New Challenges for Disaster Recovery

When the 1994 Northridge earthquake shook the buildings at California State University, the campus's IBM mainframe and Digital VAX system went down. The VAX was never revived, and the campus IT department eventually had to jury-rig a remote admissions and student records system that ran on a mainframe at a Cal State campus in Fresno.

The university has not forgotten the lessons learned from the quake. The IT department lives under the motto "never again," says Marc Montemorra, senior networking and systems analyst at Cal State’s Northridge campus. "When the earthquake hit, it became apparent that the California State University system needed more disaster recovery preparedness."

Most of the campus's data had been centralized on the mainframe and midrange systems. Now, campus applications are distributed between the mainframe and a burgeoning array of Windows NT servers. As part of its disaster management effort, the IT center recently acquired a 2 terabyte tape library from Tandberg Data (, supported by ARCserve from Computer Associates Int’l Inc. The configuration is expected to capture and consolidate data on a campuswide basis to better prepare the university for disaster-recovery, Montemorra explains. Also, a patchwork of drives from Quantum Corp. ( and other vendors are deployed to support the backup of campus data.

The university is also planning to support data mirroring between campus sites over a wide-area synchronous optical network. The network is part of a vBNS (Very High Performance Backbone Network Service) connecting California universities. "That pipe can be turned on with a moment's notice," Montemorra says.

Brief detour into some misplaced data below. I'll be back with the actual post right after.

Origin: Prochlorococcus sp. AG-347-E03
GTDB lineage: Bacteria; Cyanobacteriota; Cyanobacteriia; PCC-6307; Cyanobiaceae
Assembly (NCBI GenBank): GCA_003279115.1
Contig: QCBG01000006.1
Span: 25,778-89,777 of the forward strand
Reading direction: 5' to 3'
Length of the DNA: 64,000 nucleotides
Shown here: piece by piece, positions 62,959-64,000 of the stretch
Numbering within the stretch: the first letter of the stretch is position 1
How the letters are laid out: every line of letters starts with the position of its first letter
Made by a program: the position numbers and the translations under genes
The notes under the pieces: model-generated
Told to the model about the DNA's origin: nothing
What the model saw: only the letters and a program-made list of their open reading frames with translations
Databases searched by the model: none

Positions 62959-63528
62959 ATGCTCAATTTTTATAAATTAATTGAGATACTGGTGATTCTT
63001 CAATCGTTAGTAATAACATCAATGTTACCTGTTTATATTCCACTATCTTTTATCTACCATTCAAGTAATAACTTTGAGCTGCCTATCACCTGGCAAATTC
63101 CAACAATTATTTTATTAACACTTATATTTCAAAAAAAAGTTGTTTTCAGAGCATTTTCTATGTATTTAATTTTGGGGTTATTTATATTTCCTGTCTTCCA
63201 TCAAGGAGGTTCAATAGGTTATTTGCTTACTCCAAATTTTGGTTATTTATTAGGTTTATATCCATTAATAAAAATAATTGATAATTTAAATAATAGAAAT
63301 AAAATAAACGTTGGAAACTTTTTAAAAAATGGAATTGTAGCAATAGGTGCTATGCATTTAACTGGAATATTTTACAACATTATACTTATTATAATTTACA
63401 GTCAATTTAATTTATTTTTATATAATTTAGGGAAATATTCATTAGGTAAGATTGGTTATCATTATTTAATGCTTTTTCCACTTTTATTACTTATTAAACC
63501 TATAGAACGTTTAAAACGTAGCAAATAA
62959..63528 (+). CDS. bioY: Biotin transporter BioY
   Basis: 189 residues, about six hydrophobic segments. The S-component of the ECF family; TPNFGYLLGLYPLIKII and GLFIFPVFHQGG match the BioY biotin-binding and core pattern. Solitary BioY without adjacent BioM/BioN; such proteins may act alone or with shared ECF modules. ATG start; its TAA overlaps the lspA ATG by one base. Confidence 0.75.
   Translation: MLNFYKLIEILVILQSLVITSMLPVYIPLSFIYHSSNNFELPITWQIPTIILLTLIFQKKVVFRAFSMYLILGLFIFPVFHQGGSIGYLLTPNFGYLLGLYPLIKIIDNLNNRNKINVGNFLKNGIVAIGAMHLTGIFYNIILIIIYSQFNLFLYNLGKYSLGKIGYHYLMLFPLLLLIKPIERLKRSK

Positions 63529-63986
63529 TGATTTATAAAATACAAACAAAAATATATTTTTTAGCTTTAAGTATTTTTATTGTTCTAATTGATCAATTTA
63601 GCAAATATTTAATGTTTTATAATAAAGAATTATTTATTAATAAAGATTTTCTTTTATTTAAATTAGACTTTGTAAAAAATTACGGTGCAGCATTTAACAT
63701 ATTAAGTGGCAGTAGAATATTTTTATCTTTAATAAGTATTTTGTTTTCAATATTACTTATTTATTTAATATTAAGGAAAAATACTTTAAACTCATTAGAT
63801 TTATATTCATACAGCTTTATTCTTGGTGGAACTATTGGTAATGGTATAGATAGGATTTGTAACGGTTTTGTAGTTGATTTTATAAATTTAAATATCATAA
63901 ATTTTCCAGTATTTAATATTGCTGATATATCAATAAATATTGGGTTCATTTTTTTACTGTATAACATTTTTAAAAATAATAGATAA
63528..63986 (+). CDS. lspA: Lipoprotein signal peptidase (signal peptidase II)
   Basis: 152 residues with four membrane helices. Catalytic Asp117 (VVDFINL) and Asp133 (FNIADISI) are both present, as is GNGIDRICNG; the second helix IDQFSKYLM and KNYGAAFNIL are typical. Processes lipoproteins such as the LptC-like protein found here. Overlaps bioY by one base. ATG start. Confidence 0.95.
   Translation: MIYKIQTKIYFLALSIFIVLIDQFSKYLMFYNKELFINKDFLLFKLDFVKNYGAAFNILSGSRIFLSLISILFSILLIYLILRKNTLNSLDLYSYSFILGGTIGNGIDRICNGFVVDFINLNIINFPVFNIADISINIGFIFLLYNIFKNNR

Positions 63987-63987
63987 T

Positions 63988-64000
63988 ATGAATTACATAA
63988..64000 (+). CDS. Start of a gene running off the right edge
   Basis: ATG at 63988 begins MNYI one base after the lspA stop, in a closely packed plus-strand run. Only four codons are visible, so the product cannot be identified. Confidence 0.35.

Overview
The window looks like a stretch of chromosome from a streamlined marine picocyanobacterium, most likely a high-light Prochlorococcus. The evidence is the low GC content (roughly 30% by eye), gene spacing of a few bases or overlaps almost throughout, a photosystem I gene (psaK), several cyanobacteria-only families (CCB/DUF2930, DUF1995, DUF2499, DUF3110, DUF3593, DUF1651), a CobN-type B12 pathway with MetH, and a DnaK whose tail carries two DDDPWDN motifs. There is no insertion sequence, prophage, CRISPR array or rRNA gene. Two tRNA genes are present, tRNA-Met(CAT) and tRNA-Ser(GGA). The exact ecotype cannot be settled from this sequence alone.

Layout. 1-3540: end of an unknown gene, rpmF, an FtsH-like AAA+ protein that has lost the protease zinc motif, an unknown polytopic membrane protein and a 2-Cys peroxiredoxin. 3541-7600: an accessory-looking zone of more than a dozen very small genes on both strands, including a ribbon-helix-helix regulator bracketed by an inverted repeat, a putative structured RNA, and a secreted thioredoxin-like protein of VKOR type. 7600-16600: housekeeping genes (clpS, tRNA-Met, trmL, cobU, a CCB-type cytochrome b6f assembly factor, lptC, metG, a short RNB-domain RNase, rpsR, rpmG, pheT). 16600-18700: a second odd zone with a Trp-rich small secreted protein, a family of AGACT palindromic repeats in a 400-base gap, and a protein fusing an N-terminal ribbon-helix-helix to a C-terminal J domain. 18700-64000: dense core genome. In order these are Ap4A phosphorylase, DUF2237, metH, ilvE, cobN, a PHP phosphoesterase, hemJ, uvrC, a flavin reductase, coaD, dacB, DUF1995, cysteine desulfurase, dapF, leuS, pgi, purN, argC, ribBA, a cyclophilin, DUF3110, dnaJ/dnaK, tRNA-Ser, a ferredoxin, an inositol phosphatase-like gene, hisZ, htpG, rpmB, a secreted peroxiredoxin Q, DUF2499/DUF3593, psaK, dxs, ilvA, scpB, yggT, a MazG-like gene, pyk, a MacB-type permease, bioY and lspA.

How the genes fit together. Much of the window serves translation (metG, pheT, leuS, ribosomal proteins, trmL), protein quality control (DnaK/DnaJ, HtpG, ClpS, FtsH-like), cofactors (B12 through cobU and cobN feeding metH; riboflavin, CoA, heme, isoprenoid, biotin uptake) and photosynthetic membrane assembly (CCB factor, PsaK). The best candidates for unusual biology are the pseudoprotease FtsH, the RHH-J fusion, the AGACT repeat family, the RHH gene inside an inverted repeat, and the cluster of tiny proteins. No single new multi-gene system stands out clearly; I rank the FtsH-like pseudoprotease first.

Cal State learned a difficult lesson that much of the IT world has yet to learn: Most organizations are ill-prepared for disasters. More companies are staking their futures on technology, with initiatives such as e-commerce, ERP, and messaging, but most of them don't have a viable plan to bring their systems back up in the event of disaster.

Although disaster generally invokes a dramatic image of fire, flood, earthquake or sabotage, it can occur simply as corrupted registry files, failed disks, or an extended power outage. A survey by GartnerGroup ( found that 15 percent of the largest companies don’t have an effective enterprisewide disaster recovery program in place.

It gets worse. Of the 85 percent of large companies with an enterprisewide disaster recovery plan in place, less than half of these plans include networks, and only one-fourth cover PC LANs. The percentages may grow as reliance on e-commerce and ERP grows, but industry experts agree that, as a whole, that there is a disturbing lack of awareness about disaster recovery solutions.

Quantum Corp. ( is spearheading a $4 million advertising campaign to drum up awareness about disaster recovery. Twenty other companies in the storage and recovery business have joined Quantum's "Prove It" initiative (, which aims at providing information and support on disaster recovery issues to midsized businesses.